- Financial technology, or fintech, start-ups around the world raised more money in the second quarter than they did in the first three months of the year, a CB Insights report said this week.
- That was true in all regions except Asia, where the amount of capital raised in the second quarter fell around 37%.
- Still, overall deal activity around the world remained on a decline, according to the report.
Financial technology start-ups in most of the world raised more money in the second quarter than they did in the first three months of the year, but deal activity remained on a decline, according to a new report from CB Insights.
Fintech funding rose 17% on-quarter from $7.9 billion to $9.3 billion, according to the report. CB Insights said its data excluded start-ups that were solely funded by angel investors, private equity firms or through other means like raising debt or line of credit transactions.
One of the trends highlighted by the report is that more non-financial companies are integrating financial products into their services — for example, many merchants who previously accepted cash or credit cards are now accepting digital wallets as methods of payments.
The coronavirus pandemic, which has so far infected more than 18 million worldwide, has led to more people doing their day-to-day shopping online and that has provided a boost to e-commerce growth. In turn, that trend became a "tailwind" for fintech companies, the report added.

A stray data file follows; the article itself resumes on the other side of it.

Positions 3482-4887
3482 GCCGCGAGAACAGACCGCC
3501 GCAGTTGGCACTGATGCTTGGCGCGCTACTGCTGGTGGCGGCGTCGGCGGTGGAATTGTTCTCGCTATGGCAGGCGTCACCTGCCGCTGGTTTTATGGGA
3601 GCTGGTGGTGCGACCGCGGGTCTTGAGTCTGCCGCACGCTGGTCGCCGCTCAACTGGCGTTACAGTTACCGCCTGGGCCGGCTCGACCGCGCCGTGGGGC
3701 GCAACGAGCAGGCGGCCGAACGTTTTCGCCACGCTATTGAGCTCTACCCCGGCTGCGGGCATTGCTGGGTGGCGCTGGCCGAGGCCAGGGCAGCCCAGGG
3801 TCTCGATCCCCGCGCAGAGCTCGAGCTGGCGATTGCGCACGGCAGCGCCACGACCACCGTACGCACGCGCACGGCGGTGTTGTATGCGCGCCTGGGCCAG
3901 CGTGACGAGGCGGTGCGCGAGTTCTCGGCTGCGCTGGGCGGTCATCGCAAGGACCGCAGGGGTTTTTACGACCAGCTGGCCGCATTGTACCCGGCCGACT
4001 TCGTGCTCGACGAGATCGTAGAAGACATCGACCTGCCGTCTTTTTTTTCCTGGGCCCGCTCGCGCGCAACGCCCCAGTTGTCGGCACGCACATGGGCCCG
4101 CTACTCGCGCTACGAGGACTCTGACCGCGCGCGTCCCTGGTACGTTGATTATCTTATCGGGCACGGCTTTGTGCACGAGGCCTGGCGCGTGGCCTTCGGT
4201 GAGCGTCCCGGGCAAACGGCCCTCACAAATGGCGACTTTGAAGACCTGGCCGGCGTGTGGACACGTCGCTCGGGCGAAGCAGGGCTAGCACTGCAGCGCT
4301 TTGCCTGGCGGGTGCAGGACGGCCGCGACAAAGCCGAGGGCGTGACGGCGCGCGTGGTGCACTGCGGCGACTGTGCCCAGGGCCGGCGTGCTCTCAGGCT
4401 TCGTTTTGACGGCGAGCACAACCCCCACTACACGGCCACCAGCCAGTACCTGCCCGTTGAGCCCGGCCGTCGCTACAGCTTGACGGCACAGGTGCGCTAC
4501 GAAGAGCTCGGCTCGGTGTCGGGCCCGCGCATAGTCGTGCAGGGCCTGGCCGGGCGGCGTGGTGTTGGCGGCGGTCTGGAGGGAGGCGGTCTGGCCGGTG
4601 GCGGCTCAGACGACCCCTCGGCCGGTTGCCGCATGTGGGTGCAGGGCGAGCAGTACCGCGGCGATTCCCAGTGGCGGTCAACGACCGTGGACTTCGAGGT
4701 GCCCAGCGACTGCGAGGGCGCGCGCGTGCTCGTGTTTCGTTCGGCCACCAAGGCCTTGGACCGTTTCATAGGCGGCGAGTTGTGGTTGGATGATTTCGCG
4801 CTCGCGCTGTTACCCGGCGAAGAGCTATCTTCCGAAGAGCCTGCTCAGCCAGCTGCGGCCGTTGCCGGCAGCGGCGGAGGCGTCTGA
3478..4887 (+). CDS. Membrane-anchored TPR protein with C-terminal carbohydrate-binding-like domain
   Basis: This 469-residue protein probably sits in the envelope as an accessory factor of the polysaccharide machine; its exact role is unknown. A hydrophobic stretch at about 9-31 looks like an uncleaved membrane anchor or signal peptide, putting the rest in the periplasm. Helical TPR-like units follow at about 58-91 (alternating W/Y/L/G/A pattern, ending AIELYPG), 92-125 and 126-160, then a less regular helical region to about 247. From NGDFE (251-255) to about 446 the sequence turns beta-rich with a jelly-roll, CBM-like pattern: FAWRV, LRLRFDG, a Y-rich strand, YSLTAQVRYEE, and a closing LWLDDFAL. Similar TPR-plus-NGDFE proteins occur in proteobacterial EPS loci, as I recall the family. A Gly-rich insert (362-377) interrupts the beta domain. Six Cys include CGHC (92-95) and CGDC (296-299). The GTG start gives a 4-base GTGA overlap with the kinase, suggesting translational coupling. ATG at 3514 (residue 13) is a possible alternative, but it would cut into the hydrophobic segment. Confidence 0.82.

Mega-rounds, where companies raise more than $100 million in investments, reached 28 — a new quarterly high — as the largest firms in the space raised additional money. Some of those funds may have been raised to support firms' high cash-burn rates due to ongoing economic uncertainty, the report said.
For example, British digital bank Monzo recently said that its annual losses more than doubled and warned its ability to continue operating had become more uncertain due to the pandemic.
Worldwide fintech deal activity declined from 452 deals in the first quarter to 397 in the second, according to the report. That was in line with a trend which began in the fourth quarter of last year before the coronavirus pandemic hit.
While fintech start-ups in North America, South America, Europe, Africa and Australia all saw an increase in funding from the previous three months, companies in Asia saw their capital raise fall around 37% from $2.56 billion in the first quarter to $1.62 billion in the second, the report said. There were 119 deals done in the region for the quarter, down from 126 in the previous three months.
The report also said that a number of fintech companies have either gone public or filed for initial public offerings, which may indicate the start of a shift in the sector's fundraising trends. For example, U.S. online insurance company Lemonade announced its IPO in the second quarter and went public in early July, reaching a $3 billion market cap in its debut.
But, perhaps the most-anticipated IPO belongs to one of Asia's top fintech giants: Ant Group.
The Alibaba affiliate said in July that it plans to list shares on both the Shanghai stock exchange as well as on the Hong Kong stock exchange. It handles the massive digital payments service called Alipay. Ant, formerly known as Ant Financial, has a reported valuation of $150 billion.